No problem. When my wife and our friends start talking food and recipes I just start thinking about something else. Maybe what I need to do next in the two books I'm currently working on or even more interesting than that, what the slugs in the yard might be doing for entertainment at the moment.

Don't know if you have slugs down your way, Andy. They are in essence snails without shells. Fascinating creatures with a great sense of humor and very inventive minds. Last year they built a perpetual motion machine under the rhododendron in our back yard. For almost a week it provided power to the irrigation system they'd built to make their favorite plants grow faster. When I realized what it was and how it worked I went to get my camera to take photos so I could reproduce the thing and make millions but while I was in the house my wife threw a stick for our dog to fetch and he ran right through the machine and scattered its parts all over the place. I'm hoping they'll build another one this summer.

Oh good, I see you've stopped writing about cooking. Silly, outmoded topic. Just pick up the phone, dial a number, say what you want to eat, they bring it, you eat it, end of story. I think the single greatest achievement worldwide in the 20th century is the total elimination of the need to waste time cooking food and the even more idiotic activity, cleaning up afterwards. And then, of course, the truly staggering stupid human trick--- you do it all over again just a few hours later.

Anything you want from burgers to pizza to veal cutlet cordon bleu you can get by dialing a phone or driving up to a window. If there was an equally quick, easy, efficient, and cheap way of doing the same thing out on a boat life would be perfect.
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Old 04-30-2013, 03:55 PM   #32
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Marin after reading that it sounds like a logical option, I've only been logical where mechanical things are involved is my problem. And using the generator while cooking is good exercise for it and that is logical;-)
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Old 04-30-2013, 04:34 PM   #33
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I love to cook onboard using our round Magma Grill the usual BBQ also curry, stir fry, and paella for special occasions. Marsha likes to cook too but using the stove or crock pot sloe cooker
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Old 04-30-2013, 04:38 PM   #34
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Marin after reading that it sounds like a logical option, I've only been logical where mechanical things are involved is my problem. And using the generator while cooking is good exercise for it and that is logical;-)

We use our generator regularly, too. To charge batteries, heat water, operate power tools we might use while aboard (heat gun, drill, etc.) and so on. But we don't use it to cook. That would be a total waste of diesel fuel and completely unnecessary and unwarranted wear on its raw water impeller.
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Old 04-30-2013, 04:39 PM   #35
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Marin-my biggest problem is that our favorite Chinese restaurant, The Snappy Dragon, does not deliver beyond the end of the dock.
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Old 04-30-2013, 07:47 PM   #36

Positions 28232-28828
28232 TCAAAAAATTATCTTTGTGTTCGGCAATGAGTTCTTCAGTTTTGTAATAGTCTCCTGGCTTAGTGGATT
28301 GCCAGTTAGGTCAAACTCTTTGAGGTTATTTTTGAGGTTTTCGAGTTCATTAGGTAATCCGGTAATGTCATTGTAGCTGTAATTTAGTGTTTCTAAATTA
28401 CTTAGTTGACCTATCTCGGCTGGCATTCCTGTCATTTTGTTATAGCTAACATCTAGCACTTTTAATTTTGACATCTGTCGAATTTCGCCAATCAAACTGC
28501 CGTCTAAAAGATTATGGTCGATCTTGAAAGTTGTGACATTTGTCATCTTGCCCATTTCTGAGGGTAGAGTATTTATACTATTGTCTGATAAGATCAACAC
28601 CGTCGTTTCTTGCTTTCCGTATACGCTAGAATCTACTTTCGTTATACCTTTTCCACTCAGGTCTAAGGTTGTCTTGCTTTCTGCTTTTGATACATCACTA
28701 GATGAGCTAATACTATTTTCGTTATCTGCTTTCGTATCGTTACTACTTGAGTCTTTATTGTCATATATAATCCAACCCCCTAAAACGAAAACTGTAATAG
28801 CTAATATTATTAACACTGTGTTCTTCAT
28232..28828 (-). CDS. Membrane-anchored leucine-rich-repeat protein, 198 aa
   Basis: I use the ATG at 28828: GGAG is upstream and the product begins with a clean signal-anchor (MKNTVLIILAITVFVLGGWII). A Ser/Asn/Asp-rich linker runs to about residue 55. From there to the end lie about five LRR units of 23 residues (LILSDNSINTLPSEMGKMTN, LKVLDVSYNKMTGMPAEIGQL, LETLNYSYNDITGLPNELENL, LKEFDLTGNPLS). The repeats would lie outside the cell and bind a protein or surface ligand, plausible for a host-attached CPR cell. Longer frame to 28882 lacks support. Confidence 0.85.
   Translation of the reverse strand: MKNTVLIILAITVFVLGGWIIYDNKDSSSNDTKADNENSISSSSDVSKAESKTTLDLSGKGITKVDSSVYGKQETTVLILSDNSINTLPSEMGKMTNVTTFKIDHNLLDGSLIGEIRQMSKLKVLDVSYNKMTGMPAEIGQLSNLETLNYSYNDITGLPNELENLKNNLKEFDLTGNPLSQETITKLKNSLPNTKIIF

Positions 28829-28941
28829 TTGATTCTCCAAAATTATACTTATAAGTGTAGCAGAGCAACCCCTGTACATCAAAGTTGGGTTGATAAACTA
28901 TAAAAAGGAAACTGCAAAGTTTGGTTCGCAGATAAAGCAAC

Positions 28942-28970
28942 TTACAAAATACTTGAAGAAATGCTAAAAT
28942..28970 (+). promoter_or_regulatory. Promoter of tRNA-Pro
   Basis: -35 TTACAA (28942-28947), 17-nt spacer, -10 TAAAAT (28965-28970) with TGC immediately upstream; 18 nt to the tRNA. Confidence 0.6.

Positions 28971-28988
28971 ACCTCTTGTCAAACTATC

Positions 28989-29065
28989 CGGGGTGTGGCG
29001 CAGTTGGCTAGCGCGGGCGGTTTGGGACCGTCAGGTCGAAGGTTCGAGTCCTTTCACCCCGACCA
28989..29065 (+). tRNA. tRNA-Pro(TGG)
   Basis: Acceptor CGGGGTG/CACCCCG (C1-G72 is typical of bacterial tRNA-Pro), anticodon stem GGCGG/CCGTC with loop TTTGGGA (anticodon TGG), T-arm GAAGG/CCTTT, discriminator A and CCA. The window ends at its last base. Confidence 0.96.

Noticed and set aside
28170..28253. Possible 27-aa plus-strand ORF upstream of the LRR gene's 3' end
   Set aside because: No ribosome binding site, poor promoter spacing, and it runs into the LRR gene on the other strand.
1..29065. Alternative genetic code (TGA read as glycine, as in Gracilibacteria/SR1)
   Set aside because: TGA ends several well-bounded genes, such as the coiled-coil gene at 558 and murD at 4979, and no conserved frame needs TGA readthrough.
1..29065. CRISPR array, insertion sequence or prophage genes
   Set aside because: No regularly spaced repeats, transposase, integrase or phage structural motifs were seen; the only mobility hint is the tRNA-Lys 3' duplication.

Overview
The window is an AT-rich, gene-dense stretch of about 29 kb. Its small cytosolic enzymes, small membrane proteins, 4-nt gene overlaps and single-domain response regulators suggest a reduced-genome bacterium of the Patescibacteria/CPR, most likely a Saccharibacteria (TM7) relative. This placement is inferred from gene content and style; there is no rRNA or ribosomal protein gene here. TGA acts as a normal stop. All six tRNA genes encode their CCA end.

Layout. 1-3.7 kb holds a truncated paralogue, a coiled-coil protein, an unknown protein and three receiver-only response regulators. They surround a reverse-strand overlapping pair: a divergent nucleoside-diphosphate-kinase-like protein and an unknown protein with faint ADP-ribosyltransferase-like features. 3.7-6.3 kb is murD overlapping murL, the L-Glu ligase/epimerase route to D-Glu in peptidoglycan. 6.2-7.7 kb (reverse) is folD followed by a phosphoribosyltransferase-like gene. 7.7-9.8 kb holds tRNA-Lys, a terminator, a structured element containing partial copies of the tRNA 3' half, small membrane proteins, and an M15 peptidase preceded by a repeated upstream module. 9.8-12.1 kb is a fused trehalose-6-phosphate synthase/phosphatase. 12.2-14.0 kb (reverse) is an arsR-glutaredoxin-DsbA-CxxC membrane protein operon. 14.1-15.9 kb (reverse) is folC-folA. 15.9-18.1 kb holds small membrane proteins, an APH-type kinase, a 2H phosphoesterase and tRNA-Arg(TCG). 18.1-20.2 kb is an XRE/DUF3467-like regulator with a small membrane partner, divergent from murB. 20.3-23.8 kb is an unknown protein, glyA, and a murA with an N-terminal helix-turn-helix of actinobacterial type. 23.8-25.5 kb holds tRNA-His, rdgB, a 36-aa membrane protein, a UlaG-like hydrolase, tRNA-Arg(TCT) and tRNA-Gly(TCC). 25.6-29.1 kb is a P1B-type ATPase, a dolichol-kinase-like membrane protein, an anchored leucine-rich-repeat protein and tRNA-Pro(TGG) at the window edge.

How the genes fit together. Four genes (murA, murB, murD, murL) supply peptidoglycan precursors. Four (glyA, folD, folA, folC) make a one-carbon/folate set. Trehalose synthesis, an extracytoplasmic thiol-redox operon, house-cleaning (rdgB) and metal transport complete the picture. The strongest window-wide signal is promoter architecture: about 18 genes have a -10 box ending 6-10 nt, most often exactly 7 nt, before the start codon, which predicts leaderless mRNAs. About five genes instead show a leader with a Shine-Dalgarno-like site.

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Marin-my biggest problem is that our favorite Chinese restaurant, The Snappy Dragon, does not deliver beyond the end of the dock.
That's why God created dinghies. Or maybe it was Noah when he got tired of the rubbish Mrs. Noah was cooking up on the Ark which even though it was crap food still had to be cleaned up after, a waste of time second only to the act of making the food in the first place.

Maybe he thought, "If I made a little bitty Ark-- I could call it the Arkette--- I could teach the two chimps to row and send them over to that Greek place on the hill to the west for some take-out gyros."
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Old 04-30-2013, 07:52 PM   #37
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That's why God created dinghies. Or maybe it was Noah when he got tired of the rubbish Mrs. Noah was cooking up on the Ark which even though it was crap food still had to be cleaned up after, a waste of time second only to the act of making the food in the first place.
There is really no telling how many more species of animals we would have if Noah hadn't cooked and eaten the best of them.
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Old 04-30-2013, 08:02 PM   #38
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There is really no telling how many more species of animals we would have if Noah hadn't cooked and eaten the best of them.
Maybe the Noah crowd were all vegans. Which would explain a lot, perhaps, like their "back to the earth" hippy commune attitude. Why else would they have pissed about sawing and adzing out timbers and planks and screwing around with trying to figure out how much a cubit was when they could have done the whole damn thing with one phone call and fifteen or twenty 40' air conditioned containers.?
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Old 04-30-2013, 08:38 PM   #39
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The wife cooks great meals, but she uses three pots when one would do and I get to do the dishes.
I seem to have the same problem, the more utensils we have on board, the more she uses.

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Old 04-30-2013, 08:46 PM   #40
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I seem to have the same problem, the more utensils we have on board, the more she uses.

Bob
I'm starting to feel really sorry for you guys.